This section describes a schedule of proposed stages through which the PSP aims to fulfil its objectives. The process is iterative and dependent on the active participation and contribution of different groups. The methods adopted in any stage will be agreed through consultation between the Steering Group members, guided by the aims and objectives of the PSP. More details can be found in the Guidebook section of the JLA website at www.jla.nihr.ac.uk where examples of the work of other JLA PSPs can also be seen.

Step 1: Identification and invitation of potential partners

Now the Steering Group has been agreed, additional potential partner organisations will be identified through a process of peer knowledge and consultation and through the Steering Group members’ networks. Potential partners will be contacted and informed of the establishment and aims of the Digital Technology for Mental Health PSP and invited to take part. The Steering Group will approve the invitation and use this to invite identified contacts in their networks to join the PSP as a partner. This work will commence at the start of the PSP and continue during Step 3: Gathering
uncertainties.

Step 2: Inaugural Steering Group meeting

The inaugural Steering Group meeting planned for 24 October 2016 has several key objectives:

  • to welcome and introduce members of the Digital Technology for Mental Health PSP Steering Group
  • to present the proposed plan for the PSP
  • to discuss and agree the scope of the PSP and ways to maximise the responses to step 3.
  • to initiate discussion, answer questions and address concerns
  • to identify additional partner organisations which may commit to the PSP and identify individuals who will be those organisations’ representatives and the PSP’s principal contacts
  • to establish principles upon which an open, inclusive and transparent mechanism can be based for contributing to, reporting and recording the work and progress of the PSP.

Steering Group members will be active in raising awareness of the PSP among their networks and communities, in order to secure support and participation. This can take the form of conversations, mentions at events and talks, signposting people to the project webpages and using the #digitalMHQ hashtag on social channels.

Step 3: Gathering uncertainties

The primary method for gathering uncertainties of practical clinical importance relating to the treatment and management of Digital Technology for Mental Health will be via an online survey (produced in Survey Monkey). The survey will be created through the Institute of Mental Health’s Survey Monkey account and all responses handled initially by Lucy Simons. The survey will be designed with the involvement of the Steering Group and piloted with a small number of people with lived experience and health and social care professionals to improve its design.

Steering Group members and project partners will be invited to publicise and encourage participation in the survey throughout their networks and provided with resources to support this, for example, email invitation, project leaflet, Powerpoint slide, url to short animated film on YouTube.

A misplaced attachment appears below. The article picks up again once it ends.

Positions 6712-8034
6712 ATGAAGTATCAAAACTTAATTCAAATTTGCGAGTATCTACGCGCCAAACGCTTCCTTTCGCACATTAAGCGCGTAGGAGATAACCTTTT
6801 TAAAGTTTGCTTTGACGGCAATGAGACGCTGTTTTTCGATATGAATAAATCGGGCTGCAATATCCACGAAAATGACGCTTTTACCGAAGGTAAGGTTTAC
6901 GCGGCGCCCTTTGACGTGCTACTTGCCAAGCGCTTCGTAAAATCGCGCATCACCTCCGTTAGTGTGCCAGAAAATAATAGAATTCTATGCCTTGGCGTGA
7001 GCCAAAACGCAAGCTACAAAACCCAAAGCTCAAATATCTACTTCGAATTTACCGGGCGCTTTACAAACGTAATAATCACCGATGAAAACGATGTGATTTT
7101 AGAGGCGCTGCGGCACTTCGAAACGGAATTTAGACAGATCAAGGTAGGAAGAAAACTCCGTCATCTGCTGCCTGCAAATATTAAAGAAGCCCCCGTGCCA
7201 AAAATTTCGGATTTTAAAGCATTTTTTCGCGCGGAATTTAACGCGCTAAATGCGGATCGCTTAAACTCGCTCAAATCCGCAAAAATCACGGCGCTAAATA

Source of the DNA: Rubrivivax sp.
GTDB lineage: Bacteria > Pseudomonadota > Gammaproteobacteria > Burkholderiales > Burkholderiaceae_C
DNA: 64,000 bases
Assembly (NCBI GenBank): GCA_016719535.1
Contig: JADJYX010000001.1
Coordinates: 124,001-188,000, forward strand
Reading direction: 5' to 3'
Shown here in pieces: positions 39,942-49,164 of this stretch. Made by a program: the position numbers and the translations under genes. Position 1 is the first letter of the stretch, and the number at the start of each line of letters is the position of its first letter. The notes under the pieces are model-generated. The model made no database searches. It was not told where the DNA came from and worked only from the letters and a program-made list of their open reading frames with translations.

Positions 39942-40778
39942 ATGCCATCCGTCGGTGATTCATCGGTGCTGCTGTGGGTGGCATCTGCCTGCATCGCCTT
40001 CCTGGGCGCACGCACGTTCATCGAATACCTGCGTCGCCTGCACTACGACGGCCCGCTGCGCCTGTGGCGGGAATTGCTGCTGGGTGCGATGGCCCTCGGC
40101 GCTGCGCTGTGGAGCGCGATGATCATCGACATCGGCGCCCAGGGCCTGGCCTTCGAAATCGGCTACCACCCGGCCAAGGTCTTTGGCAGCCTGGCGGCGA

Steering Group members can use a printed version of the survey for handing out at the events, conferences and workshops. These will need to be collected by the Steering Group member and posted to Lucy Simons for inclusion in the database.

Two other methods will be used to gather uncertainties.

Twitter:

A designated Tweet Chat will be used to (i) explore the value for collecting questions via this method and (ii) explore the value of using a Tweet Chat to promote participation in the survey. As MindTech have not hosted a Tweet Chat before, a partner who already uses this method will be sought to host the Tweet Chat. As this is the first time a PSP has used this method, two factors are considered important for evaluating this approach. First, any questions gathered by this route will be handled separately from the main database - this will allow an assessment of how similar or different the issues
raised in the Tweet Chat are from the questions being submitted through the survey. Second, it will be important to check the extent to which it is possible to attribute any questions to people with lived experience or health and social care practitioners.

Workshops:

Steering Group members will also be invited to identify groups and people that may not be reached by the survey methods and consider options for focus groups type workshops to gather uncertainties. A facilitation guide will be developed to aid the delivery of these workshops and ensure similar methods are adopted by different Steering Group members. The printed version of the survey will be used at workshops and these questions entered into the Survey Monkey database.

A period of 12 weeks between March and June 2017 will be given to complete this exercise.

Existing sources of information about uncertainties for people with lived experience and health and social care professionals will be searched. These can include outputs from other identification processes involving patients, carers and clinicians, such as workshops, hack days, innovation labs; research recommendations in systematic reviews and clinical guidelines; protocols for systematic reviews being prepared and registers of ongoing research. The starting point for identifying sources of uncertainties and research recommendations is NHS Evidence: www.evidence.nhs.uk .

Step 4: Refining questions and uncertainties